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Page:Sacred Books of the East - Volume 1.djvu/149

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1. There are three branches of the law. Sacrifice, study, and charity are the first[1],

2. Austerity the second, and to dwell as a Brahmakârin in the house of a tutor, always mortifying the body in the house of a tutor, is the third. All these obtain the worlds of the blessed; but the Brahmasamstha alone (he who is firmly grounded in Brahman) obtains immortality.

3. Pragâpati brooded on the worlds. From them, thus brooded on, the threefold knowledge (sacrifice) issued forth. He brooded on it, and from it, thus brooded on, issued the three syllables, Bhûh, Bhuvah, Svah.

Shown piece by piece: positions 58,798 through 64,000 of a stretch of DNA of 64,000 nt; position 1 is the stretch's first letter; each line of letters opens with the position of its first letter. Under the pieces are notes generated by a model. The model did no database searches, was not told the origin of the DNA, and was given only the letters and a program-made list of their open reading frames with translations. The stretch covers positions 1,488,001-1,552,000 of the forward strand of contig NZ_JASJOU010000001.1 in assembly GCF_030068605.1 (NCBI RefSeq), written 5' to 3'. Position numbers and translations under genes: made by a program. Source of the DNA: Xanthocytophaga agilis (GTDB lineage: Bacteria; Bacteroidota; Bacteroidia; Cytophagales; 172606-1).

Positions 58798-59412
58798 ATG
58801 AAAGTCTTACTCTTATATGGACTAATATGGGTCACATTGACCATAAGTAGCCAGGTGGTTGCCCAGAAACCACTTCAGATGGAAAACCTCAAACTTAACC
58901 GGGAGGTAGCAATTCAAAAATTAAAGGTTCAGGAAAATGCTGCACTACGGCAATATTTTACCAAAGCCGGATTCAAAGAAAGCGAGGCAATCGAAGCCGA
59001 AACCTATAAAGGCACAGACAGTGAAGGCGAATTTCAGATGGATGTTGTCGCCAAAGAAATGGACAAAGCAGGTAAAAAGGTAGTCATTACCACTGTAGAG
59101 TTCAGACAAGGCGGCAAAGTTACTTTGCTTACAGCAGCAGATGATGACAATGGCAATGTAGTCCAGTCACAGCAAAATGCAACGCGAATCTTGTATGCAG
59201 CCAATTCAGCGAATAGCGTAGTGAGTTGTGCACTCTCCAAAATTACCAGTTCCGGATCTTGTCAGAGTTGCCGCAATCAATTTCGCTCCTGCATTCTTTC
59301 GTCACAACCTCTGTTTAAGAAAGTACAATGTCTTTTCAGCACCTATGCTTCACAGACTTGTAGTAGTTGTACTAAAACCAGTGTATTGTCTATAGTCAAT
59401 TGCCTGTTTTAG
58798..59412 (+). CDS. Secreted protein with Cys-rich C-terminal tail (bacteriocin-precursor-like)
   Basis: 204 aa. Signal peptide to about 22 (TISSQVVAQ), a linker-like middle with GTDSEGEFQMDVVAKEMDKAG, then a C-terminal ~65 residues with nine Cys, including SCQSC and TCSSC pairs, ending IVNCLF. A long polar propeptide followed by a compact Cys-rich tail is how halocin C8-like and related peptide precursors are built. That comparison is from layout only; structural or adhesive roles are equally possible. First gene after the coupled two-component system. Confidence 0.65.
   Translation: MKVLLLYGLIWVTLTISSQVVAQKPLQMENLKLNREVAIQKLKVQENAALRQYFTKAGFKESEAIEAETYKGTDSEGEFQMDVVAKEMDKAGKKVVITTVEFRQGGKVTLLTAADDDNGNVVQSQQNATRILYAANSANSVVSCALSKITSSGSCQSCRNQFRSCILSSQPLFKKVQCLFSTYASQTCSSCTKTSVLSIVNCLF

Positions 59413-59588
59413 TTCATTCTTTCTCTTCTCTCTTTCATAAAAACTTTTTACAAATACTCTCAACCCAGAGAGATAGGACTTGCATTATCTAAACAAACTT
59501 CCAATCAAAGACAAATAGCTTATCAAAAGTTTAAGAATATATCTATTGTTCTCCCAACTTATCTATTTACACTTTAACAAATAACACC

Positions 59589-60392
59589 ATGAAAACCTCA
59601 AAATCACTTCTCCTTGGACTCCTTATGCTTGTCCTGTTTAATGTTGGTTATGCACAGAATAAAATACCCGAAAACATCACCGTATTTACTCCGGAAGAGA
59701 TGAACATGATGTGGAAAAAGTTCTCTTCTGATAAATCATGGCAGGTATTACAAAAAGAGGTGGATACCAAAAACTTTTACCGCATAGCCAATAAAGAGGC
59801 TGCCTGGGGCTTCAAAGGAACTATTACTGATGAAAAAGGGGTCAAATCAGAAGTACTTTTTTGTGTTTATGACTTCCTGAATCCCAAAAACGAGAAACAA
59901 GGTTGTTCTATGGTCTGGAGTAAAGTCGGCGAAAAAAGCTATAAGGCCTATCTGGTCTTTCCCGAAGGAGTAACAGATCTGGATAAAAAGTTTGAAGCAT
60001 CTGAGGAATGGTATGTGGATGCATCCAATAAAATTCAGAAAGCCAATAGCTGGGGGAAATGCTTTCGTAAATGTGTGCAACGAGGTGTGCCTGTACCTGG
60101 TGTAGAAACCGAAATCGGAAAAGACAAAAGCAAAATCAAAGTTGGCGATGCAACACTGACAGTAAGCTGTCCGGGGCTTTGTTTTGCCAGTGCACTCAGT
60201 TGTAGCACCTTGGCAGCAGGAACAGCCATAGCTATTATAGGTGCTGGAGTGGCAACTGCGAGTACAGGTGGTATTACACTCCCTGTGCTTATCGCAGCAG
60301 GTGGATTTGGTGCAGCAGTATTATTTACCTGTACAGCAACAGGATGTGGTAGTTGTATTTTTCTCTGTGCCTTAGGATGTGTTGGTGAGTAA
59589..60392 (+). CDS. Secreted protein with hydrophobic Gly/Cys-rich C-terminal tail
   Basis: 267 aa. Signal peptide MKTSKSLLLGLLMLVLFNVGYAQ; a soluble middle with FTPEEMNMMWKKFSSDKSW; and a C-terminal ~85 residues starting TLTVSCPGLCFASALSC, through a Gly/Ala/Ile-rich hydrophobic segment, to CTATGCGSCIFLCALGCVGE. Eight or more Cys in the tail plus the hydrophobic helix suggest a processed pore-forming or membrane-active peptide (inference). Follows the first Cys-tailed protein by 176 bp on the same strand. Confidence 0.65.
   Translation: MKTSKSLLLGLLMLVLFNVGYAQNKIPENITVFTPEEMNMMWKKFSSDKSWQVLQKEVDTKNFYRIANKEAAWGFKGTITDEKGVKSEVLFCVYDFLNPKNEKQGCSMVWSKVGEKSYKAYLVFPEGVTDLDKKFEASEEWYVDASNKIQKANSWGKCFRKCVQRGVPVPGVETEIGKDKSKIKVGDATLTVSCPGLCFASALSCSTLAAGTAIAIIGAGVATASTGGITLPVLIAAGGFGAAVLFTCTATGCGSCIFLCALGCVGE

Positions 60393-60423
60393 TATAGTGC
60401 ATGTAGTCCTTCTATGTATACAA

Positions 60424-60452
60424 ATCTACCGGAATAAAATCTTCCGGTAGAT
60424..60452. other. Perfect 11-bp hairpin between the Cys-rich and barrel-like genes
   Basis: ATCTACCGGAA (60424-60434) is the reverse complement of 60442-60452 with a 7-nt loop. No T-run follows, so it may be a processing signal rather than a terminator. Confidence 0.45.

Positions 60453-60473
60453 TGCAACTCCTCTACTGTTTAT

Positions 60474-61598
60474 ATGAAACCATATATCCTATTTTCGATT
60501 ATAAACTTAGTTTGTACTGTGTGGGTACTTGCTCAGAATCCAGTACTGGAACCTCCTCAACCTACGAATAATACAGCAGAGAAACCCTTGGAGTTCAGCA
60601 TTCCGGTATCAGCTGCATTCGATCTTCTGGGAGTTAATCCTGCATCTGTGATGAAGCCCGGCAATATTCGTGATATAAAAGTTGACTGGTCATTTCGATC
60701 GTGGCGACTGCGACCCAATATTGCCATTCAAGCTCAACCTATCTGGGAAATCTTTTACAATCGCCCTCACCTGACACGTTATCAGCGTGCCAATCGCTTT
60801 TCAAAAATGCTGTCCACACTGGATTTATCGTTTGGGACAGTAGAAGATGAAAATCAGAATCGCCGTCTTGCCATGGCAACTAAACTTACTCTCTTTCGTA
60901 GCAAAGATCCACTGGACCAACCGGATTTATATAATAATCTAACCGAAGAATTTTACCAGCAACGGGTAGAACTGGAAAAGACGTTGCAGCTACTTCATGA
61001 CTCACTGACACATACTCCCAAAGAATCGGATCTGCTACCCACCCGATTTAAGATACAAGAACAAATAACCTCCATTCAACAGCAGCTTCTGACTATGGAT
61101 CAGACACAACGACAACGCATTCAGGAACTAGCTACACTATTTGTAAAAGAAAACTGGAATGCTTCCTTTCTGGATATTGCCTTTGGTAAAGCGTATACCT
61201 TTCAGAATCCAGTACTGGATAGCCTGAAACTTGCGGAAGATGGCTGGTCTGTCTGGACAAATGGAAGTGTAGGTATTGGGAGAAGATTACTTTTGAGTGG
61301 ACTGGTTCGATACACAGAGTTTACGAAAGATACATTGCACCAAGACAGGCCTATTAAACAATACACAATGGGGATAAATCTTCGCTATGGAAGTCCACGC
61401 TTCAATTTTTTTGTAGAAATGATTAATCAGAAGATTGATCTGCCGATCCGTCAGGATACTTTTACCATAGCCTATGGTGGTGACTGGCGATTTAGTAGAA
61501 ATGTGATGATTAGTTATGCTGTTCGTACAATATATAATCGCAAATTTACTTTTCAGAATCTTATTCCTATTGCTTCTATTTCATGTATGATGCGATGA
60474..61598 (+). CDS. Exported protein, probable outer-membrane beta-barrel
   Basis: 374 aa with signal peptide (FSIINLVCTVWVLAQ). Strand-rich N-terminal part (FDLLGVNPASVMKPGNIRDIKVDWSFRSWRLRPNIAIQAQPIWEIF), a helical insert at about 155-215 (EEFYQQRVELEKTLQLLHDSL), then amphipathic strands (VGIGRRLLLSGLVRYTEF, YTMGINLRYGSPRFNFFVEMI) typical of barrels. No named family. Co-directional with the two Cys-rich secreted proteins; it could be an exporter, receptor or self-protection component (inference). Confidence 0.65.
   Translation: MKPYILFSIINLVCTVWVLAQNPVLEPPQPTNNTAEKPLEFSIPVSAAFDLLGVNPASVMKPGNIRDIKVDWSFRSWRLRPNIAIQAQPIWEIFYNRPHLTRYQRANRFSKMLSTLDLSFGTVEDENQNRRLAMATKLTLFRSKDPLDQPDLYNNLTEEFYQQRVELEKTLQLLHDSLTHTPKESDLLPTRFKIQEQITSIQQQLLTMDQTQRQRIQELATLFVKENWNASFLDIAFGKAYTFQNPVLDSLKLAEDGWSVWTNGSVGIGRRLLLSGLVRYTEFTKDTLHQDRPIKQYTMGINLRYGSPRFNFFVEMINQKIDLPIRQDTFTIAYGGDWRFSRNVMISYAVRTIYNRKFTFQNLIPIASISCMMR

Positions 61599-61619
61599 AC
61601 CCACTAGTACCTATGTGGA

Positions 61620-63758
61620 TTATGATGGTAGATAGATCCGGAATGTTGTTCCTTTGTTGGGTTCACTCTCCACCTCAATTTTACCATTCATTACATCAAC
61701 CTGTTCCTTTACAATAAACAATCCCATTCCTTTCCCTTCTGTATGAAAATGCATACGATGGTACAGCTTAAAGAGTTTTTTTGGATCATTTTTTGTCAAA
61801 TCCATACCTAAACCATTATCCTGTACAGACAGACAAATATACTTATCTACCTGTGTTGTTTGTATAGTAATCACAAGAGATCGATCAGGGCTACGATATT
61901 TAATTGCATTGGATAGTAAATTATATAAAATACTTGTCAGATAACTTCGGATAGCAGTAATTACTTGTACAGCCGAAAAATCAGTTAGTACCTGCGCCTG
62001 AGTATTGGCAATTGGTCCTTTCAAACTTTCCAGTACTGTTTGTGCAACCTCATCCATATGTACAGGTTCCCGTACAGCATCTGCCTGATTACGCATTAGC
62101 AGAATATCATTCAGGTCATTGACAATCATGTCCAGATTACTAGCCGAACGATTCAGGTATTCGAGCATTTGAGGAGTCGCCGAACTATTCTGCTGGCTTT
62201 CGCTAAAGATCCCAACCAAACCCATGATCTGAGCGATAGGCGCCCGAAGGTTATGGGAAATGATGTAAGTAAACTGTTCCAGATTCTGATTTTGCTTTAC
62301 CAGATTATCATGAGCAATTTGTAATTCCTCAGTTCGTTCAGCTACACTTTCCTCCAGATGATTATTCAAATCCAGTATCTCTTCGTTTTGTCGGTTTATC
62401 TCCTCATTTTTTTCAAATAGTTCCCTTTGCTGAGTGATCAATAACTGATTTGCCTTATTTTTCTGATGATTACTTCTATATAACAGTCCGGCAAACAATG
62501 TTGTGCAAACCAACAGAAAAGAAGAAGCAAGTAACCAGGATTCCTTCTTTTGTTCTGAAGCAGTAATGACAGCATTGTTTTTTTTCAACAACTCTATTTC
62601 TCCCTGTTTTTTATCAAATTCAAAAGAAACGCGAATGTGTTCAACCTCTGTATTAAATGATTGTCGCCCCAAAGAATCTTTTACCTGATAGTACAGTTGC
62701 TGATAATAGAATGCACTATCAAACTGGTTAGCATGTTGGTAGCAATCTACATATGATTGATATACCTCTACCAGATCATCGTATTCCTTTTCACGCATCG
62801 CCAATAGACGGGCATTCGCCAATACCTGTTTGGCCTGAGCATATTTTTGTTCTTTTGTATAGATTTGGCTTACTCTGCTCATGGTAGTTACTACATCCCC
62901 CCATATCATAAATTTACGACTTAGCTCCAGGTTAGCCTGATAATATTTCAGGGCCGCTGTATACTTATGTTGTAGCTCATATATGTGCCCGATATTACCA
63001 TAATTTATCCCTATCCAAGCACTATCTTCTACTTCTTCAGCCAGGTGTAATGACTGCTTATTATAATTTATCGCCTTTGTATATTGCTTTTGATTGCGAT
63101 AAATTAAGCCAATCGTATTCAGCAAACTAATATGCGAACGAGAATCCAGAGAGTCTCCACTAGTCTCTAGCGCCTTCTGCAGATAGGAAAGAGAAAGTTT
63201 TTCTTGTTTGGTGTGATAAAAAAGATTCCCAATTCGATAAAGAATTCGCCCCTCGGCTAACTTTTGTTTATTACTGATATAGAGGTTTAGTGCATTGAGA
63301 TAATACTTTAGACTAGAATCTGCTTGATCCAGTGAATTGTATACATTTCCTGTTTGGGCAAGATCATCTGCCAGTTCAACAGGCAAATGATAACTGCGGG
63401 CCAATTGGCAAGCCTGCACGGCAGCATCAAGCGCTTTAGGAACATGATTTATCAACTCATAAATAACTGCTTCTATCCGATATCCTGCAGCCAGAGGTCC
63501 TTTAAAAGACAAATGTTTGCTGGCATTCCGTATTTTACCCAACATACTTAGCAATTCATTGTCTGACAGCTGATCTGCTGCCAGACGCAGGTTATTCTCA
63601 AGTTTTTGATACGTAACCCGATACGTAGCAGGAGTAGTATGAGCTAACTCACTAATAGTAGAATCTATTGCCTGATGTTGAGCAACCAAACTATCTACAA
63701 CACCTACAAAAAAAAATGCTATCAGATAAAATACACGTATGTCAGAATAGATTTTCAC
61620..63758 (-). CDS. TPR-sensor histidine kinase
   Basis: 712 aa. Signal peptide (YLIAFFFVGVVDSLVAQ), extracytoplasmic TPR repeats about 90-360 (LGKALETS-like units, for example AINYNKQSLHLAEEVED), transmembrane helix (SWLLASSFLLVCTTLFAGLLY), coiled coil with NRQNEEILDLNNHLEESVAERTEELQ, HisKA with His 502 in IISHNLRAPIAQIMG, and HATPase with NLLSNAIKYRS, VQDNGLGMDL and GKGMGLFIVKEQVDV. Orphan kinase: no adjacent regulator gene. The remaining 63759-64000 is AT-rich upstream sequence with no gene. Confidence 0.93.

4. He brooded on them, and from them, thus brooded on, issued the Om. As all leaves are attached to a stalk, so is all speech (all words) attached to the Om (Brahman). Om is all this, yea, Om is all this.


1. The teachers of Brahman (Veda) declare, as the Prâtah-savana (morning-oblation) belongs to the Vasus, the Mâdhyandina-savana (noon-libation) to

  1. Not the first in rank or succession, but only in enumerating the three branches of the law. This first branch corresponds to the second stage, the âsrama of the householder. Austerity is meant for the Vânaprastha, the third âsrama, while the third is intended for the Brahmakârin, the student, only that the naishthika or perpetual Brahmakârin here takes the place of the ordinary student. The Brahmasamstha would represent the fourth âsrama, that of the Sannyâsin or parivrâg, who has ceased to perform any works, even the tapas or austerities of the Vânaprastha.